Early Parish Days - In 1899, the Diocese of New Hampshire began a concerted effort to identify Episcopalians. As a result of a house-to-house canvass in 1901, Peterborough Episcopal Mission No. 45 held its first service in the social hall over the Forbush Drug Store on November 3, 1901, with 27 people attending. For the next five years, the Priest-in-Charge of Milford held religious services in Peterborough, after which the “All Saints’ Mission” was under the care of the Secretary for the Manchester district until 1914.
In September 1912, the Bishop of New Hampshire visited Peterborough and announced that Professor William H. Schofield and his wife, Mary Lyons Cheney Schofield, and her children planned to build an “adequate and beautiful” church on Concord Street in memory of Charles Paine Cheney, Mrs. Schofield’s first husband, who had died at a young age.
Plans matured in 1913, including the renovation of a building at 53 Concord Street as a parish house. A house on Concord Street became the future rector’s residence, and in 1914, All Saints’ Mission became All Saints’ Parish, with The Rev. William Gillis as the first Rector.
Work on the church building began in 1916 and Bishop Parker laid the cornerstone in 1917. Work stopped during World War I but resumed in June of 1919. The Rev. J. Louis P. Clark, Rector, held the first regular service in the church on August 8, 1920.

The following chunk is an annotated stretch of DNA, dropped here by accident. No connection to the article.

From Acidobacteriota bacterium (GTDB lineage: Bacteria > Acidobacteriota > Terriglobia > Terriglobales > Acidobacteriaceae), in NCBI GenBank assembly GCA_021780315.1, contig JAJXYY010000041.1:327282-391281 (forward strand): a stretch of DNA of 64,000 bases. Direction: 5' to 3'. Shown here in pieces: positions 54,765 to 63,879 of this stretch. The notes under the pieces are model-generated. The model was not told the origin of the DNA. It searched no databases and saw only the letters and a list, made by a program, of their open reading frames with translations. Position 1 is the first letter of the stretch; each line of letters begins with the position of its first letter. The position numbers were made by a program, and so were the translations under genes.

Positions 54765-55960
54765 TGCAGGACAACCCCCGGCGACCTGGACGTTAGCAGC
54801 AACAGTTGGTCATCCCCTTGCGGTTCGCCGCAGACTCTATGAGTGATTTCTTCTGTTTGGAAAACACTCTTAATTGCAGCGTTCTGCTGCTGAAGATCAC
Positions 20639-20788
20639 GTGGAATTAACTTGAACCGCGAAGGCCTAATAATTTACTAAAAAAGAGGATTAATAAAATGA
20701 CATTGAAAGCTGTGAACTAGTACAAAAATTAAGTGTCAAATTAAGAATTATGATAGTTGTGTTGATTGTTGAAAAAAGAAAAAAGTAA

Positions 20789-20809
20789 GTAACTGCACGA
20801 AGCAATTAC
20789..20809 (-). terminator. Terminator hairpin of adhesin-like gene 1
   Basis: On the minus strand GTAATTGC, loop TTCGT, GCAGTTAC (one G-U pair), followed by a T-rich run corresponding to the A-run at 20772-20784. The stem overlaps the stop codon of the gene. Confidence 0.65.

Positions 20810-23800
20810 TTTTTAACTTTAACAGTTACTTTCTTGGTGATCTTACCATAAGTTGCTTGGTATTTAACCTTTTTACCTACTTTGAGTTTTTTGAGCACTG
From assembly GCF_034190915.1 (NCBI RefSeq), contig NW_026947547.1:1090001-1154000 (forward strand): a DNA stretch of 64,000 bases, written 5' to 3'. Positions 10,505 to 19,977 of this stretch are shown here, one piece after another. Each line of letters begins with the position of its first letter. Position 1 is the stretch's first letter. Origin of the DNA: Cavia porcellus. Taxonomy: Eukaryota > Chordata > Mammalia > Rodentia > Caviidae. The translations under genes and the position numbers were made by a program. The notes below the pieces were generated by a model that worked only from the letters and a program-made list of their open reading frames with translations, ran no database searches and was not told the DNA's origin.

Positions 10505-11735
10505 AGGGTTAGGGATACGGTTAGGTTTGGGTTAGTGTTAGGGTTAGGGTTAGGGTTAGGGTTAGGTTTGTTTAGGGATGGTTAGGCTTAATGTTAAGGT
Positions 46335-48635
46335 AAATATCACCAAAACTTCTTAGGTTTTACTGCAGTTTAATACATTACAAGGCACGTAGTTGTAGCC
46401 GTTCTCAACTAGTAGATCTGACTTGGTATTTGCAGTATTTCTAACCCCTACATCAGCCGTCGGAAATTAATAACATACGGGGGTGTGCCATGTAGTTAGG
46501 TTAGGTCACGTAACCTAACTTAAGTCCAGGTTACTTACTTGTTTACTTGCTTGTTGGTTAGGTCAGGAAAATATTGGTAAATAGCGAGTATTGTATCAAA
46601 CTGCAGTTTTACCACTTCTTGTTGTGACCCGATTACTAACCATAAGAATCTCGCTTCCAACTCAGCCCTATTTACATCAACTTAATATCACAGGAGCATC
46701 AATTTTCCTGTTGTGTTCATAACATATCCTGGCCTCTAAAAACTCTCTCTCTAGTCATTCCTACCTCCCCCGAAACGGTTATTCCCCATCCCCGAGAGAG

Facilities - The church, which has been on the National Register of Historic Places since 1981, stands back from the street at the head of a quadrangle of All Saints’ buildings. It is backed by a pine woods that appears to embrace the church.
The church reflects Mrs. Schofield’s vision. Its transitional gothic design created by Ralph Adams Cram, is complemented both by the stained glass windows, also in the gothic tradition, produced by Charles Connick’s studio, and by the reredos and wood carvings, the work of Johannes Kirschmeyer, a Bavarian woodcarver and master craftsman who specialized in the medieval style.
On the north side of the church, the ground gently rises with a cross at the top where All Saints’ established a columbarium in 1986. A choice of burial sites – individual, commingled or scattered on the edge of the woods – is available.
South of the church is the two-story, four-bedroom rectory in which each rector has lived and entertained since it was built in 1925. Across the parish green from the rectory and to the left of the church is the Old Parish House, which was used as an oratory while the church was being built. After being renovated and enlarged in 1996, it now has more office space for the rector, curate, organist and choirmaster, ministries coordinator and project coordinator. It also has a parlor for smaller gatherings, a nursery for infants and small children, and classrooms used for church school as well as a variety of ad hoc meetings for church and community groups.
Reynolds Hall is the fourth element of the church campus quadrangle. It was built in 1985 on a slope across the street, directly opposite and facing the church, with its back to the Contoocook River. It has a street-level Great Hall and kitchen suitable for larger receptions and events. The ground floor entered from the river side is occupied by the Serendipity Shop, which sells quality used clothing at affordable prices.